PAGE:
August 16, 2012
Pakistan feared that eggs and chicken are likely to cost more in the coming months following considerable increase in poultry feed prices due to lack of rainfall and higher global rates this year.
Former chairman of Pakistan Poultries Association Syed Tahir Ali Zaidi said that average prices of poultry feed consisting of oilseed cakes, rice bran, grounded corn and soy rose up to 39% on-year in July, up from 27% in June globally, due to lack of rainfall and several other reasons, which would also affect the local market.
He said that feed was a key input in poultry farming and this sharp price increase suggested that cost of eggs and chicken (protein food items) might rise sharply in coming months. If farmers choose to substitute poultry feed with cereals then prices for cereals could rise as well, he said.
Rising feed prices are an early indicator of the potential impact that the deficient monsoons could have on food prices. As delayed monsoons hurt production of vegetables, cereal and oilseeds, it is expected wholesale price index and food inflation, which is currently in the range of 10.5% on year, to rise further in the coming months.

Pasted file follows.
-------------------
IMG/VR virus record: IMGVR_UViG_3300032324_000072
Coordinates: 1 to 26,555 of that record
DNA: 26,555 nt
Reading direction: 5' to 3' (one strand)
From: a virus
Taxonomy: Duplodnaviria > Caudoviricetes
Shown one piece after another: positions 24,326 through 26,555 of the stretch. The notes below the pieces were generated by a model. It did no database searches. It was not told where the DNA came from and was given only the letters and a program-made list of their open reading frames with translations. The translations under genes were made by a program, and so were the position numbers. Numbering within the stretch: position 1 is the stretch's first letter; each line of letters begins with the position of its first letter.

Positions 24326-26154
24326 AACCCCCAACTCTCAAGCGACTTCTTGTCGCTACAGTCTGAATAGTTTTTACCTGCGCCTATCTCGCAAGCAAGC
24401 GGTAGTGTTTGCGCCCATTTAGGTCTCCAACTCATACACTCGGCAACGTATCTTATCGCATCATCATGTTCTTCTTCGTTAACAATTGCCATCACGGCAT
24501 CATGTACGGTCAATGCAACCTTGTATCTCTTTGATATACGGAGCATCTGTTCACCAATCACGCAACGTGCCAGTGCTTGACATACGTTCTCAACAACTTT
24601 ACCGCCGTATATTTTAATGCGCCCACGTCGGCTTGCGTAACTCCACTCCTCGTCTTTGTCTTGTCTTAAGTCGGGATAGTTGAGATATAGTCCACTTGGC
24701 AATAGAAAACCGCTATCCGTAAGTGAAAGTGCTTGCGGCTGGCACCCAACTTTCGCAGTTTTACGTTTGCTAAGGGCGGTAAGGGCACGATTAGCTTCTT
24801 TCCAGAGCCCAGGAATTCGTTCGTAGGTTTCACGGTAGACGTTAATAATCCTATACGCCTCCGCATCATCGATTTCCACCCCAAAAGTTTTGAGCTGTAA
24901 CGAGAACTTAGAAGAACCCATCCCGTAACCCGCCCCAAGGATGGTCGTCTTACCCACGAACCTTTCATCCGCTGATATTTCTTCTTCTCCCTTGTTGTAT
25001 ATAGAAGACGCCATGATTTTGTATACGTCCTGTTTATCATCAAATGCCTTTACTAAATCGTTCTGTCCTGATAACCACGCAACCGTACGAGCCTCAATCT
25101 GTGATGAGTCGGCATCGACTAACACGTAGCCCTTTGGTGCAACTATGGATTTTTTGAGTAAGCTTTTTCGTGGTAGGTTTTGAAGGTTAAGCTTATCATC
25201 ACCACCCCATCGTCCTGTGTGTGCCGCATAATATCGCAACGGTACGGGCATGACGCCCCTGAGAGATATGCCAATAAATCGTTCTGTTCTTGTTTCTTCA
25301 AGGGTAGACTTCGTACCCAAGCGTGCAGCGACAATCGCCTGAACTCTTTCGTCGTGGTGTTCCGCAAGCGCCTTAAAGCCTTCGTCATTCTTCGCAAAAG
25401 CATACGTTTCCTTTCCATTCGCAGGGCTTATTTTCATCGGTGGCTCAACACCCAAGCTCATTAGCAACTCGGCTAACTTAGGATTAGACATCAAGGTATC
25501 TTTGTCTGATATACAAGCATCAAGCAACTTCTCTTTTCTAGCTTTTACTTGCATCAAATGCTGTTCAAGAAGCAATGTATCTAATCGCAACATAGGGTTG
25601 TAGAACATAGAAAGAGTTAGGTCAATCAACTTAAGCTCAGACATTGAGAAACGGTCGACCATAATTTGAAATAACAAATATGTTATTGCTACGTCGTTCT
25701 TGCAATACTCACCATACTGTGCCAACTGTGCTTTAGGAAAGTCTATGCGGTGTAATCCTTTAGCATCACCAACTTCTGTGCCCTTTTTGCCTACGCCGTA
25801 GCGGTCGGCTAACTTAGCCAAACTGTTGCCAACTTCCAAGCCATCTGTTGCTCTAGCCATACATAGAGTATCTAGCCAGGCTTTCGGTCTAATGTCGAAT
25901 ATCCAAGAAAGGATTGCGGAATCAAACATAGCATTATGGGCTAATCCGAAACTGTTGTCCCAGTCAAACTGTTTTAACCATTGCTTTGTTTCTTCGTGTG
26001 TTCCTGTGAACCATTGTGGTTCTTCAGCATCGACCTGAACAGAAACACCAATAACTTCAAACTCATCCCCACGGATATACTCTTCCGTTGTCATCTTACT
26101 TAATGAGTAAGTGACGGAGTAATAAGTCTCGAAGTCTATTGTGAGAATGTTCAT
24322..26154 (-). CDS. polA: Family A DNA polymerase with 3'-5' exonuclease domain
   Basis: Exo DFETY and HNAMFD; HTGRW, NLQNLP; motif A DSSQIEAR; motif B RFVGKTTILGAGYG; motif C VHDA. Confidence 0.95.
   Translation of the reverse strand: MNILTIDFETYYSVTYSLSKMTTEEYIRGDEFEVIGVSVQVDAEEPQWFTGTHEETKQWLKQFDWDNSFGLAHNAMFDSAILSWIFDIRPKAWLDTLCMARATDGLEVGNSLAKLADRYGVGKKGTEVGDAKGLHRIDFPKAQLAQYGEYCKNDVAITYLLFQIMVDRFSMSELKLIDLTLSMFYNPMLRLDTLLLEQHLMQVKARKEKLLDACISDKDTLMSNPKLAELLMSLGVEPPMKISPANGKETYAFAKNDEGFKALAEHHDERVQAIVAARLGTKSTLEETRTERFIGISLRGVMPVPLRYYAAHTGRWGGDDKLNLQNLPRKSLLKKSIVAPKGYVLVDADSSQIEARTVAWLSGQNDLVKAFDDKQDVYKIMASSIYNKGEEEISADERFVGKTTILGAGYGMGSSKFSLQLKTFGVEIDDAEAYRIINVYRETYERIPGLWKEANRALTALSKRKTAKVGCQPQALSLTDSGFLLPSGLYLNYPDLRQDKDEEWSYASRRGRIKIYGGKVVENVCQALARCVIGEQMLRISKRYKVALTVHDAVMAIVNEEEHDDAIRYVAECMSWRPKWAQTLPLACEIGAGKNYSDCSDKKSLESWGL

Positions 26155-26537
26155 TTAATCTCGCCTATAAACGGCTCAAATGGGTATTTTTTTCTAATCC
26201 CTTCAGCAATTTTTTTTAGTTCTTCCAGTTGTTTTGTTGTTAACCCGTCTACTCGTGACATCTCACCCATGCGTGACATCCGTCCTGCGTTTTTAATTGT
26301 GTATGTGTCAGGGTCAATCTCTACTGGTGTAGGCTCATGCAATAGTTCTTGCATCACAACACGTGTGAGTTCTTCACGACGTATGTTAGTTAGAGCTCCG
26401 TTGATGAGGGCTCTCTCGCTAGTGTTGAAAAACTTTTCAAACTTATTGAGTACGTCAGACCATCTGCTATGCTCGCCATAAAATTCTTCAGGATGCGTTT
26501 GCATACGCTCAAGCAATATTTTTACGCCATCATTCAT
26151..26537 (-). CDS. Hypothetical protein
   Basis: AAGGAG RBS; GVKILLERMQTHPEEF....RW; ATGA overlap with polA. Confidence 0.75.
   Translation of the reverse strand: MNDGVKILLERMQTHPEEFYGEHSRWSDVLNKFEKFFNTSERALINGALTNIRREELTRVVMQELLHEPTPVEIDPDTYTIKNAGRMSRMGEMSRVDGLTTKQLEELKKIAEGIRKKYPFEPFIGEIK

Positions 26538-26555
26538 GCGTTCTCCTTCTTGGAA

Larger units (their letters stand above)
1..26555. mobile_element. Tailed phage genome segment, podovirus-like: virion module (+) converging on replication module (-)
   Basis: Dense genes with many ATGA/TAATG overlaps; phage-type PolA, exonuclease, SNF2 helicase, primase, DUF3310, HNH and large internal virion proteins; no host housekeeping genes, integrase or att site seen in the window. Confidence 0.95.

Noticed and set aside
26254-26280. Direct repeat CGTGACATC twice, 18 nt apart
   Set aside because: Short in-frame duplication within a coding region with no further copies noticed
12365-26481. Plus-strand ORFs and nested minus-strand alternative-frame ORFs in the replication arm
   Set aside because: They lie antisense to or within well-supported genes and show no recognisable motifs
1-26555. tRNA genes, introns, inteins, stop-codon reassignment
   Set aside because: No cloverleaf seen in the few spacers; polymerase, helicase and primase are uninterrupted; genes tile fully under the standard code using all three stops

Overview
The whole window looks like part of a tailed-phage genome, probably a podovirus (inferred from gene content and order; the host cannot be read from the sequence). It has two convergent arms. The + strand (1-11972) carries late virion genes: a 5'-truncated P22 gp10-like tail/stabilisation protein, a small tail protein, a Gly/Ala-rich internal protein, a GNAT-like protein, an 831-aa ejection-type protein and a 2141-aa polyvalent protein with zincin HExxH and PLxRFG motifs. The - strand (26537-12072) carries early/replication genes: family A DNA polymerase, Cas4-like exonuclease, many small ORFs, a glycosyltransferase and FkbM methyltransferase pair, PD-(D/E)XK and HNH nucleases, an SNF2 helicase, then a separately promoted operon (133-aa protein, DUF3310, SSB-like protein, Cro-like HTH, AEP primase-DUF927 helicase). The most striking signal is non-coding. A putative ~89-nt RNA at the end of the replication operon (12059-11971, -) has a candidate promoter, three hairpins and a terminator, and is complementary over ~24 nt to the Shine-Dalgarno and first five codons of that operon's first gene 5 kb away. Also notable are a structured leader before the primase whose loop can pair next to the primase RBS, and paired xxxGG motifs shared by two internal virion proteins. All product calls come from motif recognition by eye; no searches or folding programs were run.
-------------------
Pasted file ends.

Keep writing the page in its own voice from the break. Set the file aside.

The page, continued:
Zaidi said that farmers community, including poultry farmers, were the most oppressed and vulnerable group, as they could not fix the rate of their produce keeping in view of their cost of production.
They were totally dependent on market forces, as against the manufacturers and dealers, who had full authority to set the price of their goods based on cost of production and other duties, he added.
He said the government instead of controlling fuel price or seizing power tariff hike made wrong propaganda against poultry farmers, which had contributed a lot to control ever-soaring inflation in the country.
He also said poultry products were sold below price of their original cost during eight months of the year. When chicken prices start to go upward during the rest of four moths, then industry is able to compensate its losses incurred throughout the year, he added.
Zaidi said July, August and September were the worst months for poultry sector, as its farms cooling system, running on desert coolers, flops completely.